Sophomore Morgan Colton and her mother crafting masks in their Ohio home.
But when she saw a TV news story about nurses in New York making their own personal protective equipment to battle COVID-19, she knew she’d have to summon all her tenacity to be a help to her family and community.
Shortly after arriving home from St. Petersburg in March, Morgan, a sophomore international relations and global affairs student from Dayton, Ohio, busted out an old sewing machine and set to work making masks with little pockets inside for pieces of air conditioner or HEPA vacuum cleaning bags for filters. More than 50 masks went from the Colton household to first responders before her father, Fire Captain and Dayton Emergency Planner Merritt Paul Colton, decided to expand the operation.
“He asked me to make a PowerPoint presentation on how to make the masks, and then he activated the sewing room at the fire station, so nonessential city employees could go there and make them en masse,” Morgan said.
Then another offer came. Sandy Mendelson, owner of Mendelsons warehouse stores in Dayton, came to the Coltons with materials he’d been stockpiling since 1971, to be used now to make do-it-yourself face shields for construction workers. Captain Colton tasked his daughter with gathering the materials from Mendelson’s closed shops and figuring out how to turn the plastic into wearable shields.
She started with a pool noodle, hot glue and metal clasps. By the end, Morgan had graduated to outfitting the face shields with a wire insulation forehead bumper and plastic coverings over the behind-the-head clasps so they won’t get snagged in hair.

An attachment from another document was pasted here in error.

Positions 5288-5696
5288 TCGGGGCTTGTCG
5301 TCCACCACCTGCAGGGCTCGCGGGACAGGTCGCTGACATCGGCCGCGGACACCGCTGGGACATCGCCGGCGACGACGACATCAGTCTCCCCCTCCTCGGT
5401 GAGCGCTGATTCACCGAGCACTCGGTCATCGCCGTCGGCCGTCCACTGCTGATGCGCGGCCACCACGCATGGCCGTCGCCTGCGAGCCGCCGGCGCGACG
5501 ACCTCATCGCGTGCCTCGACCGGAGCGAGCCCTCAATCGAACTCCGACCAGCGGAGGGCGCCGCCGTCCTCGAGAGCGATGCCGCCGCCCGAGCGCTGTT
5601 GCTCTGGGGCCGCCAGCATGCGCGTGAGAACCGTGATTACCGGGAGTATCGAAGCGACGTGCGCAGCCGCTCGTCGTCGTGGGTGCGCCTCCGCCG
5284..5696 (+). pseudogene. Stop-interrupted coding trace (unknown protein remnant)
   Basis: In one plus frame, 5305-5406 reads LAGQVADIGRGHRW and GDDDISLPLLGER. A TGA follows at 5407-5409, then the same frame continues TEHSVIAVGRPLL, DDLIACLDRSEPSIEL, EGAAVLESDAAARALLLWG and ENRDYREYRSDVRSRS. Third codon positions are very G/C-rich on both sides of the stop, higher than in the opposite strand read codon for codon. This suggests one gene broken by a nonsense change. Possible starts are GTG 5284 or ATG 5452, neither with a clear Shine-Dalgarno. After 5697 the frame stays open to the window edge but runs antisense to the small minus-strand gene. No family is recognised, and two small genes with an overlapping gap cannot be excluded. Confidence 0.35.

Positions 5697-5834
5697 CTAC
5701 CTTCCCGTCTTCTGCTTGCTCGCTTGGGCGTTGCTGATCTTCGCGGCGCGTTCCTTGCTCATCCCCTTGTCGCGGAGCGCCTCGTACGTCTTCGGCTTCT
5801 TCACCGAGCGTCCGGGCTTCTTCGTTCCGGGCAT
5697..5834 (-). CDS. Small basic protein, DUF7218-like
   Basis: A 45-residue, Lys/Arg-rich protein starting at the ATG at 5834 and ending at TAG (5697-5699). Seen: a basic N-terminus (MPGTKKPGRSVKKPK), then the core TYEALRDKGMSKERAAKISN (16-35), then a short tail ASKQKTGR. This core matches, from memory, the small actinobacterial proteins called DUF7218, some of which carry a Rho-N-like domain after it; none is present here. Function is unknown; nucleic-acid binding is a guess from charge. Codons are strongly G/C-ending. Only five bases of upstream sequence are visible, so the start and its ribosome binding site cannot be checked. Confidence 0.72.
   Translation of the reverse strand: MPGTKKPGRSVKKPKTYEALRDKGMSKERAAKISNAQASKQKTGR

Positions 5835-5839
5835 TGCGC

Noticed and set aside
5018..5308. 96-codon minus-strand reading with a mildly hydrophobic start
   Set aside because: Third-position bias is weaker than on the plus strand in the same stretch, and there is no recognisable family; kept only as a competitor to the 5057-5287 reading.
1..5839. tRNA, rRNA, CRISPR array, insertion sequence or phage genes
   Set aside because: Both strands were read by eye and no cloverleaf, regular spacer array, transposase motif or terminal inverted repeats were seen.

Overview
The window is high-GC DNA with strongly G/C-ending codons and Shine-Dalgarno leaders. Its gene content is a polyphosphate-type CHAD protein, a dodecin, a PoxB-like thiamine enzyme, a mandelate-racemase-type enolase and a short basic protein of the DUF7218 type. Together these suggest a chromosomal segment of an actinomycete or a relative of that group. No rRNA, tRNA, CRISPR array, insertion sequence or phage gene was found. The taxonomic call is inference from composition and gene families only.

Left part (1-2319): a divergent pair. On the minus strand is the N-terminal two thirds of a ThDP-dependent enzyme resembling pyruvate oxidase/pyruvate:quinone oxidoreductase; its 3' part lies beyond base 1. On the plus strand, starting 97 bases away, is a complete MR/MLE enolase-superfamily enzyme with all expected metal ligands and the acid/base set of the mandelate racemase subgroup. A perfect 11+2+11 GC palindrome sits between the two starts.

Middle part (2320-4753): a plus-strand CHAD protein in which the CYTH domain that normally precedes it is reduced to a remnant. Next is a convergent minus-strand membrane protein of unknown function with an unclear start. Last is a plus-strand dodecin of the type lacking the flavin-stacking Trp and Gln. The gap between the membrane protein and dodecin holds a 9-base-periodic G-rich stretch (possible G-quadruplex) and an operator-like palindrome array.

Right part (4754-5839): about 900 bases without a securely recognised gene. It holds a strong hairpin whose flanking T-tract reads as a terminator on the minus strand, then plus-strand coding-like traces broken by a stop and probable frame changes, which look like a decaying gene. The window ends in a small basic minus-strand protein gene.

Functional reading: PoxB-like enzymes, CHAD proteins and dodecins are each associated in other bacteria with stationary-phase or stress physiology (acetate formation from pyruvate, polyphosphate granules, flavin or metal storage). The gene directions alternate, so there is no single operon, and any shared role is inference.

“I can put things together, but I’m not necessarily good at it,” Morgan said with a laugh. “I saw there was a need, and classes hadn’t resumed yet, so I had time. Even if it turned out as a failure, I wanted to try. It just ended up working, which surprised me more than anyone else.”
Ten masks were made with Morgan’s refined design before she put the instructions into a PowerPoint and shipped off the materials and manual to the fire station sewing room.
None of her classes had prepared her for this project, but Morgan’s focus in Chinese politics had made her wary of early U.S. government promises that supplies would be plentiful throughout the pandemic.
“There is an old [Chinese] proverb, ‘The sky is high and the emperor is far away,’ which basically means you’re on your own, and the government can’t see everything that is happening on the ground,” she added. “I thought that would be the case here too.”
Growing up in a family of first responders—Morgan’s mother, Cheryl Colton, is a 911 dispatcher—made the need for protective equipment even more personal for her.
“To me, what I’ve done is not a big deal; I grew up in a fire station. They are family. So this is just protecting my family,” she explained. “There was a need and I just wanted to help.”